GETDATE(),SYSDATETIME(),GETUTCDATE() and SYSUTCDATETIME() functions use the windows API GetSystemTimeAsFileTime() to fetch the current data time. The precision for this API is fixed to ~100 Nano seconds.
Date time Functions SYSDATETIME (), SYSUTCDATETIME() are high precition functions and the functions GETDATE(), GETUTCDATE() are low precision functions.
Returns the current database system timestamp as a datetime value without the database time zone offset. This value is derived from the operating system of the computer on which the instance of SQL Server is running.
Returns a datetime2(7) value that contains the date and time of the computer on which the instance of SQL Server is running. The time zone offset is not included.
Returns the current database system timestamp as a datetime value. The database time zone offset is not included. This value represents the current UTC time (Coordinated Universal Time). This value is derived from the operating system of the computer on which the instance of SQL Server is running.
Returns a datetime2 value that contains the date and time of the computer on which the instance of SQL Server is running. The date and time is returned as UTC time (Coordinated Universal Time). The fractional second precision specification has a range from 1 to 7 digits. The default precision is 7 digits.
SELECT 'GETDATE' AS FunctionName, GETDATE() AS DateTimeFormat
SELECT 'SYSDATETIME' , SYSDATETIME()
SELECT 'GETUTCDATE', GETUTCDATE()
SELECT 'SYSUTCDATETIME', SYSUTCDATETIME()
GETDATE( ) and SELECT SYSDATETIME( ) both return the current date and time in your time zone. However, GETDATE( ) shows fractional seconds expressed in milliseconds (.333 second), and SYSDATETIME( ) shows fractional seconds expressed in nanoseconds (.3333333 second). SYSDATETIME( ) return similar results but their precisions differ.
What time is it right now in the UK? UTC is Coordinated Universal Time, formerly known as Greenwich Mean Time (GMT). (UTC is also known by the terms zulu time, world time, and universal time.)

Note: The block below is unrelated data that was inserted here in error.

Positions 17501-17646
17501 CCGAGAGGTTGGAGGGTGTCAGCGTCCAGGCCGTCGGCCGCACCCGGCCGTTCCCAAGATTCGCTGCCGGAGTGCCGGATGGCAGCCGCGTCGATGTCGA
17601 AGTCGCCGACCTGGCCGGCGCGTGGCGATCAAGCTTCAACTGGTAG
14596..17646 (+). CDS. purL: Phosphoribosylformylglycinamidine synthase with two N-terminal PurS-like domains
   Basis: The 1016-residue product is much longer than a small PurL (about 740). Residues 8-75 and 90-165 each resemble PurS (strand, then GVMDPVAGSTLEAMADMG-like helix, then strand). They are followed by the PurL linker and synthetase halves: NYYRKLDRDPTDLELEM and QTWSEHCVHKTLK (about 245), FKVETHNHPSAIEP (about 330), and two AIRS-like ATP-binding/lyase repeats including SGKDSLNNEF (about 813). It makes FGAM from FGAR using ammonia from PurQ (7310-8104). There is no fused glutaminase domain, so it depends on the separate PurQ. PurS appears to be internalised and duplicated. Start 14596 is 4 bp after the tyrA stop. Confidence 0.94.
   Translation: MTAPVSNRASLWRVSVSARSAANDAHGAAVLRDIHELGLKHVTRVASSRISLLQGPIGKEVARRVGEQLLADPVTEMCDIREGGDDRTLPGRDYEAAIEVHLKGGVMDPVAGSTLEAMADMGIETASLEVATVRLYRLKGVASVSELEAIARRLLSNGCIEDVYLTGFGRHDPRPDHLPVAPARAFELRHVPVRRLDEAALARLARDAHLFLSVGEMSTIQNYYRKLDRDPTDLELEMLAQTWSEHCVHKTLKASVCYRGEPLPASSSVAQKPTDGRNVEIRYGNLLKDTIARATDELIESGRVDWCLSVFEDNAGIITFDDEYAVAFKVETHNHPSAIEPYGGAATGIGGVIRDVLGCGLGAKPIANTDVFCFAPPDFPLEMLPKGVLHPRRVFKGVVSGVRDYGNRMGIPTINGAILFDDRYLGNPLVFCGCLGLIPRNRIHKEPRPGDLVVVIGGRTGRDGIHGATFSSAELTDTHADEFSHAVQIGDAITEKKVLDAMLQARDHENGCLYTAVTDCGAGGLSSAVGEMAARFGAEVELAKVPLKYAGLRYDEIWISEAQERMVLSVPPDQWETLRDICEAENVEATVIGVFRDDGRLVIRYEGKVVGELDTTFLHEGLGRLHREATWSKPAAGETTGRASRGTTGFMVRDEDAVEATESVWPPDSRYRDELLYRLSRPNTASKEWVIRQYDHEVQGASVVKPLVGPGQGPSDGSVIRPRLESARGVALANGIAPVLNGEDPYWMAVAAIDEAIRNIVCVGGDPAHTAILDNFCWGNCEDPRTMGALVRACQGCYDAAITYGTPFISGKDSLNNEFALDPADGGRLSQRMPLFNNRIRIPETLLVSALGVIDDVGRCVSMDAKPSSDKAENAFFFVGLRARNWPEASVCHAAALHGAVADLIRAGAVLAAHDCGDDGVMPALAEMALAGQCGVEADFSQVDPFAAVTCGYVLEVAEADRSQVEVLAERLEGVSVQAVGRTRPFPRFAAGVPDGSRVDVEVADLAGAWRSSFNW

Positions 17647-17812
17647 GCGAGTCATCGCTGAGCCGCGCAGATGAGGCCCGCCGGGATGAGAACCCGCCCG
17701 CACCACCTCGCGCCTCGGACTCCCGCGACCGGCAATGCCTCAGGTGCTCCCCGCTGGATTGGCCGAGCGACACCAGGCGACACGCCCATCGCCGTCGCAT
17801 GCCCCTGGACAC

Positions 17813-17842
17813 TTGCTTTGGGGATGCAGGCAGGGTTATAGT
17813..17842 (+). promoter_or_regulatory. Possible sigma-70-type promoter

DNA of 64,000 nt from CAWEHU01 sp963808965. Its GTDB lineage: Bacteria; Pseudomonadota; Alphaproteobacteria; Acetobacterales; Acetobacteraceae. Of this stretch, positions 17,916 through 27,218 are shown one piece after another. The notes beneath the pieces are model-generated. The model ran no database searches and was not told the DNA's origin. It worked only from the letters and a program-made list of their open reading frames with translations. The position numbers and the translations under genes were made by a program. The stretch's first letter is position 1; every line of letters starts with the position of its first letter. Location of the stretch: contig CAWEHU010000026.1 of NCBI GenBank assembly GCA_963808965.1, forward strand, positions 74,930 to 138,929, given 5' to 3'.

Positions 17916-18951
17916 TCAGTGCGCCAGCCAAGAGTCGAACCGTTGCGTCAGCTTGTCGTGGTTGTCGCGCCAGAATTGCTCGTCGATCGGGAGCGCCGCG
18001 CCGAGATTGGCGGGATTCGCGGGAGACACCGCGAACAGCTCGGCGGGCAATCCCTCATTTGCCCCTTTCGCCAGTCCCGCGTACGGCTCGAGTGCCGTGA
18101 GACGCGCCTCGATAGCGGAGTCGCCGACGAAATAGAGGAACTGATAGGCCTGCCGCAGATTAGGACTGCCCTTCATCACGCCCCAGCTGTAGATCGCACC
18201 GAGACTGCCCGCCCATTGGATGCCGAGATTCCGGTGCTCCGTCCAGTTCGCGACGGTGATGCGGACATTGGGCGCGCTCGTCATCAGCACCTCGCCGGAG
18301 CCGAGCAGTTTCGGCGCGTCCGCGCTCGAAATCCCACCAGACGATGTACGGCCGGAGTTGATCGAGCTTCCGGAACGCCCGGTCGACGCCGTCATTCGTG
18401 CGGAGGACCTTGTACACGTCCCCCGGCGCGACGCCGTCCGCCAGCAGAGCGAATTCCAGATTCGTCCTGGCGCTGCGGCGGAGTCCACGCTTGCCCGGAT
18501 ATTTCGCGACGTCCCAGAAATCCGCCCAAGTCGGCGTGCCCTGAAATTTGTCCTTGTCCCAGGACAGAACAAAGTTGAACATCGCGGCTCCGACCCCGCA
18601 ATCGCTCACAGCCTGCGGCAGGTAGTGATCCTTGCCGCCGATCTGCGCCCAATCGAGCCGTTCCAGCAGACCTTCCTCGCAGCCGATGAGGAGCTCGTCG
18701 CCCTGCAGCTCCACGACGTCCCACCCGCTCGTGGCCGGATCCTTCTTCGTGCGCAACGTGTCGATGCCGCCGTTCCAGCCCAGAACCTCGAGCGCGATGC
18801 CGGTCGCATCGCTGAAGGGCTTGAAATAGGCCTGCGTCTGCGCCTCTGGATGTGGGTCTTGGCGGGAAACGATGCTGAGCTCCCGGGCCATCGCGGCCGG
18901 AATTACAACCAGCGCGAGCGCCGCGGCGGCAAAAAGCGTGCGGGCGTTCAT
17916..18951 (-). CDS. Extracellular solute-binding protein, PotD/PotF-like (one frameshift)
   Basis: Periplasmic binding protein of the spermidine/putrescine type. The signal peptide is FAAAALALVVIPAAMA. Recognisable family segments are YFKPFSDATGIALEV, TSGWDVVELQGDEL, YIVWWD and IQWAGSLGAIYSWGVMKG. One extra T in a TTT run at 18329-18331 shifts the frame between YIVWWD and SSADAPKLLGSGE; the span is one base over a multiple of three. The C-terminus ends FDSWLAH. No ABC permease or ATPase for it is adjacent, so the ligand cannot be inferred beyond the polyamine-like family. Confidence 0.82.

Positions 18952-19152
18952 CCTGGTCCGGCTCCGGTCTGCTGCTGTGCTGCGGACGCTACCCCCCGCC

SELECT GETUTCDATE( ) will show the current time expressed in terms of UTC. GETUTCDATE( ) is less precise than SYSUTCDATETIME ( ). However there is a UTC function that gets down to the nanoseconds, SYSUTCDATETIME( ). When we run all 4 of these functions together. We see the two top times in my local time zone (in my case the Pacific time zone) and the two bottom times in UTC.
The difference between GETDATE() and GETUTCDATE() is time zone number of the SQL Server machine. The example below gives you a good example:
DECLARE @local_time DATETIME;
DECLARE @gmt_time DATETIME;
SET @local_time = GETDATE();
SET @gmt_time = GETUTCDATE();
SELECT 'Server local time: '
SELECT 'Server GMT time: '
SELECT 'Server time zone: '
--Server local time: Jan 27 2012 10:59PM
--Server GMT time: Jan 27 2012 5:29PM
--Server time zone: 5
Note that the local time is from SQL server machine, not your local machine if you are connected to the server remotely. The local time is also adjusted by day-light savings.
GETDATE = Returns the day of the month for the specified date according to local time.
GETUTCDATE() = Returns the day (date) of the month in the specified date according to universal time.
“GETUTCDATE()” which is the current UTC time which does not vary by time of year or timezone. Therefore, all the time was based off the same timezone and it never changed for daylight savings.
Using GETUTCDATE instead of GETDATE was a simple solution to a complicated problem to solve timezones and daylight savings changes.
How to convert local DateTime to UTC DateTime?
SELECT DATEADD(hh, DATEDIFF(hh, GETDATE(), GETUTCDATE()), GETDATE()) AS 'UTC DateTime' ,
GETDATE() AS 'Local DateTime'